BOBBY KARL WORKS THE ROOM
Music Row’s much revered sense of community is bolstered by a number of brotherhood-building gatherings, several of which occur during this season.
The annual Grammy Block Party went AWOL this spring, but Fan Fair Week has brought back the CAA Barbecue (Monday, June 4), the NATD Picnic (Tuesday, June 5) and the 20th annual SunTrust Hot Dog Day (Thursday, June 7). The last-named featured tunes from singer-songwriters Kate Bowen, Parker Welling and Jason Sever, plus a mingling T-Rac mascot.
Events such as these bring together citizens from throughout our show-biz community. And then there is the CMA’s hospitality suite at Nissan Stadium during the organization’s 47th CMA Music Festival. This is a music-biz schmooze center where fellowship reigns.
Industry fabulons working the room there on the fest’s opening eve (Thursday, June 7) included Rob Phillips, Tinti Moffatt, Sherod Robertson, Dallas Gregory, Lisa Harless, Bill Wence, Pat Collins, Dennis Banka, Nathan Pyle, Biff Watson, Barry Coburn, Tim Wipperman, JoAnn Berry, Debbie Linn, and Rachel Whitney.
Texas-bred country singer Cody Michael was there, having spent the day being awed by his first CMA Fest experience. He’d spent the day strolling the downtown festival campus and pronounced himself delighted to be in Music City instead of his native Odessa.
Randy Travis was in the Nissan house, too. The legendary singer has seen a fest or two in his day.
Greeting one and all were such gracious CMA staffers as Sarah Trahern, Brandi Simms, Amy Smartt, Melissa Maynard, Aaron Hartley, Mechalle Myers and Brenden Oliver.
Meanwhile, on the Nissan stage, the evening began with The Oak Ridge Boys singing the National Anthem backed by the New Orleans Marine Corps Band. The Oaks then favored us with an a cappella take on “Elvira.”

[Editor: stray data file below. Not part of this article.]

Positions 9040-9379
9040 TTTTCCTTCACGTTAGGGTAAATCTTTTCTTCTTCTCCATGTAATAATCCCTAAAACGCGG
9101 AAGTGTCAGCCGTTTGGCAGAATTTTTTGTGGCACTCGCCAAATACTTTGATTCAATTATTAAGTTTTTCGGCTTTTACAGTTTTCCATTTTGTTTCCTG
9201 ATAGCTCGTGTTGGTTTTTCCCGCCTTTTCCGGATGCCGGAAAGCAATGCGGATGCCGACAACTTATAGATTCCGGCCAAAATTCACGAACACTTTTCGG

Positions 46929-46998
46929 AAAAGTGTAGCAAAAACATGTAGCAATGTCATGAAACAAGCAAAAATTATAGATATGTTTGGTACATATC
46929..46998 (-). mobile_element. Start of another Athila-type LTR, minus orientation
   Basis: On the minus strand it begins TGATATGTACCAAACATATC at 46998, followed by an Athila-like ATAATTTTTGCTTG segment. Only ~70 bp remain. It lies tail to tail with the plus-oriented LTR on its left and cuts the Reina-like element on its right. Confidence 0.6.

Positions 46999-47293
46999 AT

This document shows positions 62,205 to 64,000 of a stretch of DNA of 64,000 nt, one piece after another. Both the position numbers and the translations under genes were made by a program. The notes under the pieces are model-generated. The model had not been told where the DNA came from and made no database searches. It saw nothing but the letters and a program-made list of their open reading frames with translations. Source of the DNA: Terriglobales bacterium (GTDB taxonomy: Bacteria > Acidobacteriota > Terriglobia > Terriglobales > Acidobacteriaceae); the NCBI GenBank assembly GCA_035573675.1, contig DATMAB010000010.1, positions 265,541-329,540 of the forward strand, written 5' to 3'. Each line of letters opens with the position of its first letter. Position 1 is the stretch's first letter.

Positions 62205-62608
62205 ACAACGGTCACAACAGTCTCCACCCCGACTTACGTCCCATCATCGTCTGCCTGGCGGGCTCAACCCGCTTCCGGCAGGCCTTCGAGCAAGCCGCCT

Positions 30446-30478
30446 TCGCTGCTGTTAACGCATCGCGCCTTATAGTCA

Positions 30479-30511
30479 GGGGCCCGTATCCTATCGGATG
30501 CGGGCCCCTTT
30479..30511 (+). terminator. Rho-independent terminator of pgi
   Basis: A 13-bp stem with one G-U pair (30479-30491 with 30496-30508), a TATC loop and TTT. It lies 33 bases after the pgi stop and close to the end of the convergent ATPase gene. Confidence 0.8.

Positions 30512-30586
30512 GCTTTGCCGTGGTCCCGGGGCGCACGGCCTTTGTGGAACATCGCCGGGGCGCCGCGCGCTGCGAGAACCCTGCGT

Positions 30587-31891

Charles Esten of TV’s Nashville series had the first set. He committed my No. 1 fest faux pas by wearing all black on the black stage. He brought out his fellow cast members for a rousing version of “Even If It Breaks Your Heart,” the show’s theme song.
The set by newly minted star Kane Brown displayed a distinct lack of stage presence and showmanship, perhaps owing to his youth and/or to nerves. He did, however, connect with the audience via his moving, tough-childhood speech introducing “Learning.” Lauren Alaina arrived, complete with rainbow sequins, to enliven his finale with “What If’s.”
Next, Carly Pearce popped up in white fringe to deliver a vivacious, expressive and lively rendition of “Hide the Wine.”
Dan + Shay were delightfully ebullient. The crowd roared as they sang “Nothin’ Like You” and held their lit cell phones aloft during “19 You & Me.” Shay Mooney let his tenor voice fly sky high, and Dan Smyers busted out Justin Timberlake’s “Can’t Stop the Feeling” for some extra verve. The whole stadium sang along from the first notes of the duo’s “Tequila.” This set was star-making stuff.
Thomas Rhett and Kelsea Ballerini, who will co-host the ABC TV special about the fest, appeared to introduce Darius Rucker. He offered a good-natured, sing-along set that included “Alright,” “For the First Time” (which he sang twice), “Comeback Song” and “Hands On Me.” Inevitably, he closed with “Wagon Wheel.” Fittingly, the fully involved audience sang the song’s finale without him to lead them.
Brothers Osborne came out with guns blazing on “It Ain’t My Fault.” And these groovemeister kings of country cool kept the heat turned up on “Shoot Me Straight,” “Stay a Little Longer” and the rest of the tunes in their outstanding, smokin’ set.
Those totally gifted bros are an impossible act to follow. Fan favorite Jason Aldean tried, even spraying the crowd with foam from his beer can at one point. The highlight of his set was the 12:15 a.m. fireworks detonation that ended it. I can hear the East Nashville homeowners’ noise complaints already.